Regina King

The star of the TNT cop series <em>Southland</em> on tweeting, busing, and <em>Boyz N the Hood</em>

How do I say this? A white person’s upbringing in Los Angeles is different from a black person’s upbringing in Los Angeles. Even if both grew up in affluent neighborhoods, it’s totally different. I grew up in Windsor Hills, which is considered an affluent black neighborhood. My school was 54th Street, which was all black, but I was one of the first round of kids who were bused to make schools more integrated. I was in the fourth grade—maybe ’78 or ’79. I was bused to Castle Heights Elementary. I was in one of three busloads of black kids from different areas—we made up less than a third of the school. It freaked me out. It’s not that I didn’t want to be bused—I dug the idea of checking out different areas. But I didn’t like Castle Heights. No one was mean to us—it was clearly just strange for them that we were there. And it was strange for us.

In the ’80s, I’d been on the NBC series 227, but I still had to audition for Boyz N the Hood. I was going to USC at that time. I said to one of my girlfriends, “This guy named John Singleton is directing this movie.” And she says, “You know he goes to USC, right?” And I’m like, “No!” Maybe if I’d spent more time there, I would have known that. I read five or six lines for the casting director, and she said, “OK, I just wanted to see if you could be ghetto.” Everybody’s idea of me was Brenda from 227—a shy girl who one day will come out of her shell.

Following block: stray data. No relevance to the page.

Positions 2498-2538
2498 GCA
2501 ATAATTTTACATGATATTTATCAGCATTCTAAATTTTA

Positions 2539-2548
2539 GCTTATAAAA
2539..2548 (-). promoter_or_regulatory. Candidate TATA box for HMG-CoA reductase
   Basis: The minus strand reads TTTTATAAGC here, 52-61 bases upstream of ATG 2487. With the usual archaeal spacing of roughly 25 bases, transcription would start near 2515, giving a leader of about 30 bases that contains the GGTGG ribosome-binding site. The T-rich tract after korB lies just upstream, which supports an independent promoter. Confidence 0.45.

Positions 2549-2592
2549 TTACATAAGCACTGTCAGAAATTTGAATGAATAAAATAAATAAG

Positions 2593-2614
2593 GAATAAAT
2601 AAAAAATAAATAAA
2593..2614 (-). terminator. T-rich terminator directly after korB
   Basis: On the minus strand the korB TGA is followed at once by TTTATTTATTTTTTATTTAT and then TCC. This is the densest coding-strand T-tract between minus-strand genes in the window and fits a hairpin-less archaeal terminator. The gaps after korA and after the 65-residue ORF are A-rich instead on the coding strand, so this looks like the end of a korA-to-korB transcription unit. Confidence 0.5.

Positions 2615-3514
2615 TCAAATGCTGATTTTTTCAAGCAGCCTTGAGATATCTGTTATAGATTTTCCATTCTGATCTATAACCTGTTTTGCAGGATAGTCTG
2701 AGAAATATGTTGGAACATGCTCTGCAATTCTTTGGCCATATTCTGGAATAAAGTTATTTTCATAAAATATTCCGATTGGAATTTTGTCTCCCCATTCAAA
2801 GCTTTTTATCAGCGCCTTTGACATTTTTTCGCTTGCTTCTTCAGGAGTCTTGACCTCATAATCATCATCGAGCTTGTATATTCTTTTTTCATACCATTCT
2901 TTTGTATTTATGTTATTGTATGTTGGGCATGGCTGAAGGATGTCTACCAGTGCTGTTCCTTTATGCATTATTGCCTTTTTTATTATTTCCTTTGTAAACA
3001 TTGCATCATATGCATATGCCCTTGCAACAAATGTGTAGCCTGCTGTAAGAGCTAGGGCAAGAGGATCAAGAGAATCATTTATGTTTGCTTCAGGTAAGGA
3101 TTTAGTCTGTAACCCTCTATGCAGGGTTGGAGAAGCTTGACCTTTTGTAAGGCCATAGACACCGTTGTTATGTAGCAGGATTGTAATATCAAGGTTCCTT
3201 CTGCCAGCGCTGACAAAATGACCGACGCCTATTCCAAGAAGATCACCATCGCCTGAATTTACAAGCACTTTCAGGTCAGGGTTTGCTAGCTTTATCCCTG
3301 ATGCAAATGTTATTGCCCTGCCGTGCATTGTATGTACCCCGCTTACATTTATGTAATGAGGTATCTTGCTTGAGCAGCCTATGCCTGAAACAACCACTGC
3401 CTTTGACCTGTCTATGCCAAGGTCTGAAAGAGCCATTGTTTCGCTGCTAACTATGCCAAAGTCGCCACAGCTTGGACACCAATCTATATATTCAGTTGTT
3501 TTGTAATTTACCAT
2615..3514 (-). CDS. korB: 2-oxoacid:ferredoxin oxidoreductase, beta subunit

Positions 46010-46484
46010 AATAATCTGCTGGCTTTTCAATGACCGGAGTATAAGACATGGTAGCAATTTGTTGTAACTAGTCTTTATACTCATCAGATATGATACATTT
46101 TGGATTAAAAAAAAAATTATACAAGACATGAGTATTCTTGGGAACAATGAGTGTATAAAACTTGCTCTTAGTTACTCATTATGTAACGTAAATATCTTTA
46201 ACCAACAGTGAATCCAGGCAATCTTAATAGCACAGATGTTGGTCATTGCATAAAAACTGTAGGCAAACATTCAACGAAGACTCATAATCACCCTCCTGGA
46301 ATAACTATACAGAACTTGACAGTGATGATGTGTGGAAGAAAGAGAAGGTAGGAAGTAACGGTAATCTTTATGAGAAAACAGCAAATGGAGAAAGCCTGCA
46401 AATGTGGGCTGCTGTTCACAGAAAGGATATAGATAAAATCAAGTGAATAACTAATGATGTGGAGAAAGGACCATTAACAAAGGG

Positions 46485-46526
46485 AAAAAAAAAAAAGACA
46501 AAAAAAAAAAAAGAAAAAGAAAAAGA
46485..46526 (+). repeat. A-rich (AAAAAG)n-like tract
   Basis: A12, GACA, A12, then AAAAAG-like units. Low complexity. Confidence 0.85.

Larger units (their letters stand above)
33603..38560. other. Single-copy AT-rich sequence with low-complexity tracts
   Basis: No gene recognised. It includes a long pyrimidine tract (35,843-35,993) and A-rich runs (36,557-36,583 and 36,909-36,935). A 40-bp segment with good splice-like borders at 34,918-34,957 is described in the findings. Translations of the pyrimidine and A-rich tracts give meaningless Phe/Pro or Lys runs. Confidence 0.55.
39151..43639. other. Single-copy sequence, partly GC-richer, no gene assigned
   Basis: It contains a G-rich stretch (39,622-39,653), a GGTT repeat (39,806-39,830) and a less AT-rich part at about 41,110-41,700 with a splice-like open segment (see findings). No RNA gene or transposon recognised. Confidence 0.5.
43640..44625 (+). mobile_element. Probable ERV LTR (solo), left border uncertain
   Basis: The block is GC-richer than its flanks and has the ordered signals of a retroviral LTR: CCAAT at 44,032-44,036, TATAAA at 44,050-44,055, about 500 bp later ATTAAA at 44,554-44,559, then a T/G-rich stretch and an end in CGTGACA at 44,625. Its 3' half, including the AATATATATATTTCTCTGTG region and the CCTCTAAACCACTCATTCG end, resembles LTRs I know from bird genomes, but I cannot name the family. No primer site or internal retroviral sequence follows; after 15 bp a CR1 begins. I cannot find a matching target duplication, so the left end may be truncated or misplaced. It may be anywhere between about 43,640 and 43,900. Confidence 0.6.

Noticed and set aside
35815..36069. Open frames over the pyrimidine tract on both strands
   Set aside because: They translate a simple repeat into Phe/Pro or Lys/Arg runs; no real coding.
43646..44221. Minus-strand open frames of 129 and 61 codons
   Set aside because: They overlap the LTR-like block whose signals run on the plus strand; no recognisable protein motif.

All of us who worked on Boyz N the Hood were excited to be part of a story that was told from our point of view. It’s been 20 years since that movie came out, but people still talk to me about it. People will tweet me the lines from the film. I think the reason it resonated was that it was a POV shared not just by people who lived in South-Central, but by people across the world who lived in neighborhoods like South-Central.

There’s a scene in the movie in which some bad cops are roughing up these teenagers—who are not bad kids—just because of the color of their skin and the neighborhood they’re in. For me growing up, that was our perception of cops. They were not our protectors. When things went down, there were some neighborhoods that wouldn’t even call the cops for help. One, they wouldn’t show up, or two, it would end up being a worse situation than what was already existing. I’ve been in cars with some of my black male friends in the ’90s when cops pulled us over, and the first thing my friends would do is roll down the window and stick their hands out—before the cops said anything. It was like, “Don’t accidentally shoot me and say that I had something in my hands!”

Until I started making Southland, my feeling about the LAPD still remained stuck in that era. But that’s changed as I’ve spent time with the officers who help us make the series realistic. These people are putting their lives on the line for people they don’t know. The LAPD has worked hard to clean itself up. I can see that now.